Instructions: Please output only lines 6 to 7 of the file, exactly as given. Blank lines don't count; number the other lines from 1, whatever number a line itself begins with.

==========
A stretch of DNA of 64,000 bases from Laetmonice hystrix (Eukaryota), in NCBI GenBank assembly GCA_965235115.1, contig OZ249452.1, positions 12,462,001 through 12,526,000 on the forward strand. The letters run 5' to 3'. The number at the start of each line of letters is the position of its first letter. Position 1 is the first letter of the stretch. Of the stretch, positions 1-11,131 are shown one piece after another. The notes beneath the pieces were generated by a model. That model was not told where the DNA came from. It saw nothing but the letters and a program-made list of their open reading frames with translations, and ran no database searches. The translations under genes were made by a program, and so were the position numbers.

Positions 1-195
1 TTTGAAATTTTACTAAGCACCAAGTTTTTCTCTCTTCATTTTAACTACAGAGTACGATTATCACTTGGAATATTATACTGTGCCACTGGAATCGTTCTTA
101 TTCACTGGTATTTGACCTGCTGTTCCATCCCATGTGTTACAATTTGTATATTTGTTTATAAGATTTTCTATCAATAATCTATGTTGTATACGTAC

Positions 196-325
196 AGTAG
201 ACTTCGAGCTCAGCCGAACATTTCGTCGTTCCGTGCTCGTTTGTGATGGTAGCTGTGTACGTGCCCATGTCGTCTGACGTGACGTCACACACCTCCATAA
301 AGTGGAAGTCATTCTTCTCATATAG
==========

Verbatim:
196 AGTAG
201 ACTTCGAGCTCAGCCGAACATTTCGTCGTTCCGTGCTCGTTTGTGATGGTAGCTGTGTACGTGCCCATGTCGTCTGACGTGACGTCACACACCTCCATAA